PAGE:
This is a pretty big topic; it has spawned many books. If I were you, I'd set aside an afternoon, and read though this tutorial at Sun's site, which is not only quite good, it's also quite modern -- it teaches you what you need to know in the most up-to-date fashion possible.
Ernest : You bet I know that it's a huge topic. And
I've spent many afternoons (and nights) studying,
using and abusing these tools. I can write my own
summary, but a more expert view would sure be
helpful. Seriously, 100 words or less, please. I will
be studying the concurrency tutorial also.
I think it would be better for you to post your specific confusions about the topic after you've read the tutorials rather than asking a volunteer to try to write a chapter to a book that is not likely to be better than the tutorials. Don't you agree?
Okay, I will do my own 100 word summary for your
comment. I'm not particularly confused but trying to
consolidate my high-level understanding of the Java OO approach. Thanks for responding and stay tuned.
Okay Pete here it is - about 200 words, however.
Jim ... ...
Threads & Data Consistency
An executing thread is time sliced by the JVM, from start() until the end of its
run() method. To run a thread after another thread completes, just join() the
other thread. Call yield() to pause a thread. This relinquishes some of its time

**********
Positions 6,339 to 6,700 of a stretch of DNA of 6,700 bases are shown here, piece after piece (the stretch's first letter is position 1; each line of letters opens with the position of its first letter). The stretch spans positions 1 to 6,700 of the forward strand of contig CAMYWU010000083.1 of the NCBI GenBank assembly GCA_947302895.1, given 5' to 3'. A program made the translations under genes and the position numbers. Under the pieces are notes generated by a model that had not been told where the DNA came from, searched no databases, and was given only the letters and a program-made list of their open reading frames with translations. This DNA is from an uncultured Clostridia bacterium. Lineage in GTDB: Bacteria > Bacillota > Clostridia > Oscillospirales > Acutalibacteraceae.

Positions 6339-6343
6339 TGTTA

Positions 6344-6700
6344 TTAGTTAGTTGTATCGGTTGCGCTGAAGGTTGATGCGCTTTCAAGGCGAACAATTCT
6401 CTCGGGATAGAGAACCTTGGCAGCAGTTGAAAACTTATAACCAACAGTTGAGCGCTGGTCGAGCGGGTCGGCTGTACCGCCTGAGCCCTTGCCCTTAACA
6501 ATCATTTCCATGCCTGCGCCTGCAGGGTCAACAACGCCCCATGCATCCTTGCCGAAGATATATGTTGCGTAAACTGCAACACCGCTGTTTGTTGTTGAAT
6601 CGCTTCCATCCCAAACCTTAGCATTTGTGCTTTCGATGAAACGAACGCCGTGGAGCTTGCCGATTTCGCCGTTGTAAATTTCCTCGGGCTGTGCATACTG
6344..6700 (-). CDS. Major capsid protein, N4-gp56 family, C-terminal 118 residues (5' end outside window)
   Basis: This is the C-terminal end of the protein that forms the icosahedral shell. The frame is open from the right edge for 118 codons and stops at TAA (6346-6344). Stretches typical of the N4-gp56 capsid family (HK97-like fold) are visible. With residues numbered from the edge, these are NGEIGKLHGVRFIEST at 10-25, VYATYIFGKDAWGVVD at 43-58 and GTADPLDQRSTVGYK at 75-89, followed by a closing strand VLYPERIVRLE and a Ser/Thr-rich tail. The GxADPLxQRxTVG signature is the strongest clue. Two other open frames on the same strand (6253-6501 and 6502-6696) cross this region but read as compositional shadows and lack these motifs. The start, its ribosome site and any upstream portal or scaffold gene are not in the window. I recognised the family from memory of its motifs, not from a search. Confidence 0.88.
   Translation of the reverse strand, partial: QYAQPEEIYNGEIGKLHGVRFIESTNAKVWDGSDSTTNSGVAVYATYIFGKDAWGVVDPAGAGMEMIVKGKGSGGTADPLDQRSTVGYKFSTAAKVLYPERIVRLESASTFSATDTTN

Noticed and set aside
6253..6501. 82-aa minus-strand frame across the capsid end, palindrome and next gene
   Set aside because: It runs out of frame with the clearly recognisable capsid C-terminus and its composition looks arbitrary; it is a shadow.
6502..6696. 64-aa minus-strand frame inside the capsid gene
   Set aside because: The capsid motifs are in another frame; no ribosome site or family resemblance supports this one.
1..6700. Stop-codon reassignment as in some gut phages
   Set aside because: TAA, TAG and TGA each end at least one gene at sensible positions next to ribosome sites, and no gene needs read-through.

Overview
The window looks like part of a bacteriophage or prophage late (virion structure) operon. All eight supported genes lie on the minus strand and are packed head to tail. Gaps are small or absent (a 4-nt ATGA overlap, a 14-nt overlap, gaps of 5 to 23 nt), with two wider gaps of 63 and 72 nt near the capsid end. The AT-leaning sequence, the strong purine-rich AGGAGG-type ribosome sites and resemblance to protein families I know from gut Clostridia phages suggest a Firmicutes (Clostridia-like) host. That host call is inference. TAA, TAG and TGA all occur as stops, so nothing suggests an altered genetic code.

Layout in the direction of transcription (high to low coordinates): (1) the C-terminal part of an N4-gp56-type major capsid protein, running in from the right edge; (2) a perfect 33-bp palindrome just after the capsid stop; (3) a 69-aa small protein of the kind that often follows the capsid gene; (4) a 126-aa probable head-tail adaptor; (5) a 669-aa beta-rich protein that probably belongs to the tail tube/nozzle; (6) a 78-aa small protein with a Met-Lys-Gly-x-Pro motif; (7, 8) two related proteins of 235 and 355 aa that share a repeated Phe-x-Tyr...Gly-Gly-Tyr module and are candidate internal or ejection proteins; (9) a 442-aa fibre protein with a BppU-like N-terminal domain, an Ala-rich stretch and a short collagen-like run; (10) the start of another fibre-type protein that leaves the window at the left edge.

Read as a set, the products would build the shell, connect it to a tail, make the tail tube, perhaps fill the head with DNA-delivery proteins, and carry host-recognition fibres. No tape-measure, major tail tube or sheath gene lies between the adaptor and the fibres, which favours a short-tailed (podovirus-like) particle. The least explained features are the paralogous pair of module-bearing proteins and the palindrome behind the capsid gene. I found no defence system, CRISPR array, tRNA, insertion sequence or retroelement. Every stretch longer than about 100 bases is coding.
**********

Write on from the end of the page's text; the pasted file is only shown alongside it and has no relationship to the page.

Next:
slices for use elsewhere. For consistency of shared data, a thread can check
the data, sleep() and then check again, until the data is ready. Except join(),
these Thread methods operate on Thread.currentThread().
To coordinate thread activities, or wait for consistent shared data, call wait() on
a shared object. Then, when an active thread calls notify() on the same object,
you can proceed, or check the shared data and then proceed. This works like
the check and sleep() loop above, but faster. It’s simpler because all objects
have wait() and notify() built in.
The synchronized key word causes threads to pause and wait for consistent data
without any method calls. Methods and code blocks can be synchronized. A
synchronized method locks its own object (this) before it proceeds, manipulates
the shared data and releases the lock when it returns. (A static method locks
the Class object.) For a synchronized code block, the object to be locked must
be explicitly identified.